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Over the last couple of years, Canyon has been refreshing and updating its road bike line and now the German brand has overhauled its Endurace. The new generation Endurace CF SLX borrows heavily from the Ultimate CF SLX to give buyers a lightweight carbon frameset that has a forgiving fit and provides extra comfort.
Australian tech editor Matt Wikstrom recently spent a few weeks riding the Endurace CF SLX 8.0 and put together the following review.
Canyon has been direct selling its own bikes since 2001, but its history in the bicycle industry goes back to the early ‘80s when Roman Arnold’s father started selling parts out of a trailer at local races in Germany. It was a simple business model: source desirable parts at a good price and sell them at an apparent discount.
Roman Arnold continued with this strategy as he took over the business, which lead him to Taiwan, and he’s been making use of Asian manufacturing ever since. He hasn’t ventured away from direct selling either, first making use of mail order and then the internet to grow his business into what is now known as Canyon.
While the company has enjoyed enormous success, there have been hiccups along the way, such as the first carbon MTB that broke while under review by a magazine, or the more recent factory meltdown brought on by new operations software. Nevertheless, the company appears to have succeeded in entering the Australian and New Zealand market and is planning to tackle the USA in 2017.
Canyon’s road catalogue currently comprises three distinct bikes, the Ultimate, Aeroad and Endurace. The last is the most recent addition, launched in 2014 to bring much of the performance of the Ultimate to a new audience — endurance/gran fondo riders who desire more comfort and a less aggressive fit.
Interestingly, Canyon has been quick to revisit the design, updating it barely two years after its original launch. The new generation Endurace inherits many of the innovations and refinements developed for the fourth generation Ultimate along with disc brakes, which seem to be growing in popularity amongst endurance riders.
For this review, I spent a few weeks riding the Endurace CF SLX 8.0 courtesy of Canyon Bicycles Australia.
Before the Ride
If it weren’t for the disc brakes and thru-axles, the Endurace CF SLX would be very easy to mistake for the Ultimate CF SLX. The new generation Endurace adopts all of the Ultimate’s styling, including the integrated stem and handlebar, hidden seatpost clamp and the semi-aerodynamic shape.
There are some marked departures though, such as the VCLS 2.0 seatpost that is essentially a leaf spring for the saddle, the aforementioned disc brakes and thru-axles, and extra tyre clearance front and rear that can accommodate tyres up to 33mm wide.
Even the stem/handlebar, which Canyon has dubbed the H31 Aerocockpit, is quite distinct from the H36 Aerocockpit that is supplied with the Ultimate CF SLX. The H31 is more compliant and provides some backsweep (6°) for the tops and the drops flare a little (3°) too. This integrated bar also has less reach and the stem makes use of a wedge rather than a clamp to attach to the steerer of the forks.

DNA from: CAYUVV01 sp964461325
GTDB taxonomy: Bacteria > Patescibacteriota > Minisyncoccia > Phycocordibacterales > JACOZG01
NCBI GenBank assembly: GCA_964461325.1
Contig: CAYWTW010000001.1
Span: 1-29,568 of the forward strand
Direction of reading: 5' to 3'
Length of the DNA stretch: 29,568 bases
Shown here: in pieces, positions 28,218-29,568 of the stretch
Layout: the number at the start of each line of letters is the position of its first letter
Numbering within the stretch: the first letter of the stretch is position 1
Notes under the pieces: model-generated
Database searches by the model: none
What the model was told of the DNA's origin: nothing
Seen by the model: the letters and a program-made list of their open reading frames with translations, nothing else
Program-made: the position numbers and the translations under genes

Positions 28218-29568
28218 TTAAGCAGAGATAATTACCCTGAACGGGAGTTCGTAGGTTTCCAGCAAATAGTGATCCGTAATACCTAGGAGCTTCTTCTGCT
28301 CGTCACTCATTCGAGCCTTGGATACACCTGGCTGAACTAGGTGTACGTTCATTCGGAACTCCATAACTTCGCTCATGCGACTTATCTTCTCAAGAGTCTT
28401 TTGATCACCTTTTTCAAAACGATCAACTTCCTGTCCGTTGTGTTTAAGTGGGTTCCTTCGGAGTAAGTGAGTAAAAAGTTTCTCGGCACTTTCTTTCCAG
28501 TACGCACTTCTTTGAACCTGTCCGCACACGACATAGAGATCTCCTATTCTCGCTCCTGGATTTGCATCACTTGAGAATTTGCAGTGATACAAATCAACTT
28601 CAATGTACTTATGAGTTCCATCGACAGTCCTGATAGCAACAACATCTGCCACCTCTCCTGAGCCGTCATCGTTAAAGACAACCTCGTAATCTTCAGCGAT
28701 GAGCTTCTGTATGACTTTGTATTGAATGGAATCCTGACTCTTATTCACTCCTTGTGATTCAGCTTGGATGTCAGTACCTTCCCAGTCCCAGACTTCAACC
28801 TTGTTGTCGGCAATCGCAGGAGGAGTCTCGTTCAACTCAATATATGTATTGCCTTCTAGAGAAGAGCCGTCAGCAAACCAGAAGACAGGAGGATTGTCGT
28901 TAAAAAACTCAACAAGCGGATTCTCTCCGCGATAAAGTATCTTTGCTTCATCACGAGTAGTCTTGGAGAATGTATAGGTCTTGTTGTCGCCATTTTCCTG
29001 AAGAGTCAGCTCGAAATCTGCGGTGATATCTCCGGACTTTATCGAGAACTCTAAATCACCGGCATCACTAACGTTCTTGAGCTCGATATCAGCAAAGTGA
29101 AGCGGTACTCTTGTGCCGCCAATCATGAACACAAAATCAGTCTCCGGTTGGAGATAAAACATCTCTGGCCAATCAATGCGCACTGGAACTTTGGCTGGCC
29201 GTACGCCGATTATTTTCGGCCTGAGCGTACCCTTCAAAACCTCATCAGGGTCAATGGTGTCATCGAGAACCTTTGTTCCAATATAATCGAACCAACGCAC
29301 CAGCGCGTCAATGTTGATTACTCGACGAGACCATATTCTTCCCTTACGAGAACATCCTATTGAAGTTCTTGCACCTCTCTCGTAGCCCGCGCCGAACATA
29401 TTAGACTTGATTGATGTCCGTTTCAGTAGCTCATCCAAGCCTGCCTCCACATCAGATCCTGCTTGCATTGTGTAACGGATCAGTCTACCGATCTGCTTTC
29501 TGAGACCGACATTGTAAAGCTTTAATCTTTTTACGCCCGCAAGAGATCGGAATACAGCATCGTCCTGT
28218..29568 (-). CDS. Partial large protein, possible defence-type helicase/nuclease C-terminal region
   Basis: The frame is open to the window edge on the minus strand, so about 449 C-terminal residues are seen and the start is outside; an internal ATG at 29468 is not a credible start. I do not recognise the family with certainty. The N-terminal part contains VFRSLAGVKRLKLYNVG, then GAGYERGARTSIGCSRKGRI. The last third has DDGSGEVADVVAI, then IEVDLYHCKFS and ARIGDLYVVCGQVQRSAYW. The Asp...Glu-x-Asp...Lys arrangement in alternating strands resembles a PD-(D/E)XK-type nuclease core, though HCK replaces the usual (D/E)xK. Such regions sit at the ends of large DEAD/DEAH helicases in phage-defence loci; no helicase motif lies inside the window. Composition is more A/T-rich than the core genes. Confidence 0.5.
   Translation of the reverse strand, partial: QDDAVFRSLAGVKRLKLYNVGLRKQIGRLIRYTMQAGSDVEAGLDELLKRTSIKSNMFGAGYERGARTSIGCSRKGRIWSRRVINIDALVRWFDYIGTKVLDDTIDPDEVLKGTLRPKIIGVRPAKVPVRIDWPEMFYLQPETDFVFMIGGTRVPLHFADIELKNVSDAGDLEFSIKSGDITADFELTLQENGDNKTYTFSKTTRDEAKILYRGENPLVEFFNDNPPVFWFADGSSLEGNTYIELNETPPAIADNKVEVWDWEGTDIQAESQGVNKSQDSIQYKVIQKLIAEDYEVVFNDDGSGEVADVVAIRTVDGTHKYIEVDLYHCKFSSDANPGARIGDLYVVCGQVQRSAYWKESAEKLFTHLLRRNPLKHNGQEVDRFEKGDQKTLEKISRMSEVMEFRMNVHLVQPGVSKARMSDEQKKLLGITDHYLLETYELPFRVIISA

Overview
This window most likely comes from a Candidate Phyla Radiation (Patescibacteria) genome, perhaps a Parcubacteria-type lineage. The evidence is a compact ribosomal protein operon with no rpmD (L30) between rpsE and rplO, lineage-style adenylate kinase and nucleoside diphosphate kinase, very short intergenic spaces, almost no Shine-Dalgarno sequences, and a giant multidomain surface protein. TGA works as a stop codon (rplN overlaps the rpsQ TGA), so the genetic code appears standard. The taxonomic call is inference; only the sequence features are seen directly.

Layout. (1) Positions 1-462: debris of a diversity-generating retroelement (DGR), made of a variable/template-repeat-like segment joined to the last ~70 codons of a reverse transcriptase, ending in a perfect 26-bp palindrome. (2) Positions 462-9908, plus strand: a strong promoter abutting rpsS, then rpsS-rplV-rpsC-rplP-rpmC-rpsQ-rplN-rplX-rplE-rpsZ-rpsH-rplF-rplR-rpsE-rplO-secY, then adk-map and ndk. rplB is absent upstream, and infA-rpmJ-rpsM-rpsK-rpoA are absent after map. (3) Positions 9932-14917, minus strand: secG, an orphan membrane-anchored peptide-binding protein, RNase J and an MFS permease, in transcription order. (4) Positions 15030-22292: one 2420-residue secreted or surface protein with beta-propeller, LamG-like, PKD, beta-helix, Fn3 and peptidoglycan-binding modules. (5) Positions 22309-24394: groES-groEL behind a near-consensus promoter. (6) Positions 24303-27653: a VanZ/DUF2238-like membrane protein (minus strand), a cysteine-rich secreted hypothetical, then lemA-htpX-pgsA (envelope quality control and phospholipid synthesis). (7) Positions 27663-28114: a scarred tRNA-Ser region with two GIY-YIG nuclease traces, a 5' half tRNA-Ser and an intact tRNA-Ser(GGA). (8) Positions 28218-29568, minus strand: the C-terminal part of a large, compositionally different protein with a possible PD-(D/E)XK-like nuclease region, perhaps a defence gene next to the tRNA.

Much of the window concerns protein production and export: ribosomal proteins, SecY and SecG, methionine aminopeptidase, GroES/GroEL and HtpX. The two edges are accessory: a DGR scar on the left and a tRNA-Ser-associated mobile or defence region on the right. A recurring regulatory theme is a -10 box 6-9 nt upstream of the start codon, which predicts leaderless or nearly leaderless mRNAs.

The basic specifications of the Endurace CF SLX mirror those for the Ultimate CF SLX so the diameter of the fork steerer is 1.25inch, the seatpost diameter is 27.2mm, there is a BB86 bottom bracket and internal routing for the rear brake and gear cables (or wires). There are also two versions of the frame, one to suit mechanical groupsets, and one to suit electronic groupsets.
Keeping the weight of the frameset low has long been one of Canyon’s design priorities and they continue to honour this goal with the Endurace CF SLX. According to the company, a size M frame weighs 820g and 325g for the fork, which compares well with a size M Ultimate CF SLX that weighs 780g and 295g, respectively.
A leaf spring seatpost has been part of Canyon’s catalogue for several years. The VCLS 2.0 post actually comprises two halves that are connected by a dual-pivot hinge at the top. The saddle attaches to this hinge and is held in place by two plates. There is a bolt at the bottom of the post that holds the two halves together. When that bolt is loosened, the angle of the saddle can be adjusted by sliding the two halves against one another.
The VCLS 2.0 seatpost provides the bulk of the compliance for the rear end of the Endurace CF SLX. The amount of “travel” largely depends upon how much of the post is exposed along with the weight of the rider. By lowering the clamping point for the post, the integrated seatpost clamp adds up to 110mm to the exposed length of the post to maximise shock absorption at the saddle.
At the same time, the pivot points at the top of the seatpost ensure that the angle of the saddle remains essentially unchanged as the leaf spring flexes. As a result, Canyon promises that the rider will “enjoy the shock-absorbing benefits while barely noticing the seatpost doing its work.”
By contrast, the front end of the Endurace is devoid of any obvious shock-absorbing mechanisms. However, Canyon has reduced the stiffness at the head tube of the bike (compared to the Ultimate), adding to the extra compliance of the H31 Aerocockpit to reduce vibrations travelling to the hands.
Canyon has not dithered over specifications for the disc brakes, opting for Shimano’s flat-mount disc brake calipers and the security of thru-axles front (12x100mm) and rear (12x142mm) with 160mm rotors on all frame sizes except for smallest, which makes use of 140mm rotors.
The Endurace CF SLX is available in seven sizes, as set out in the table below: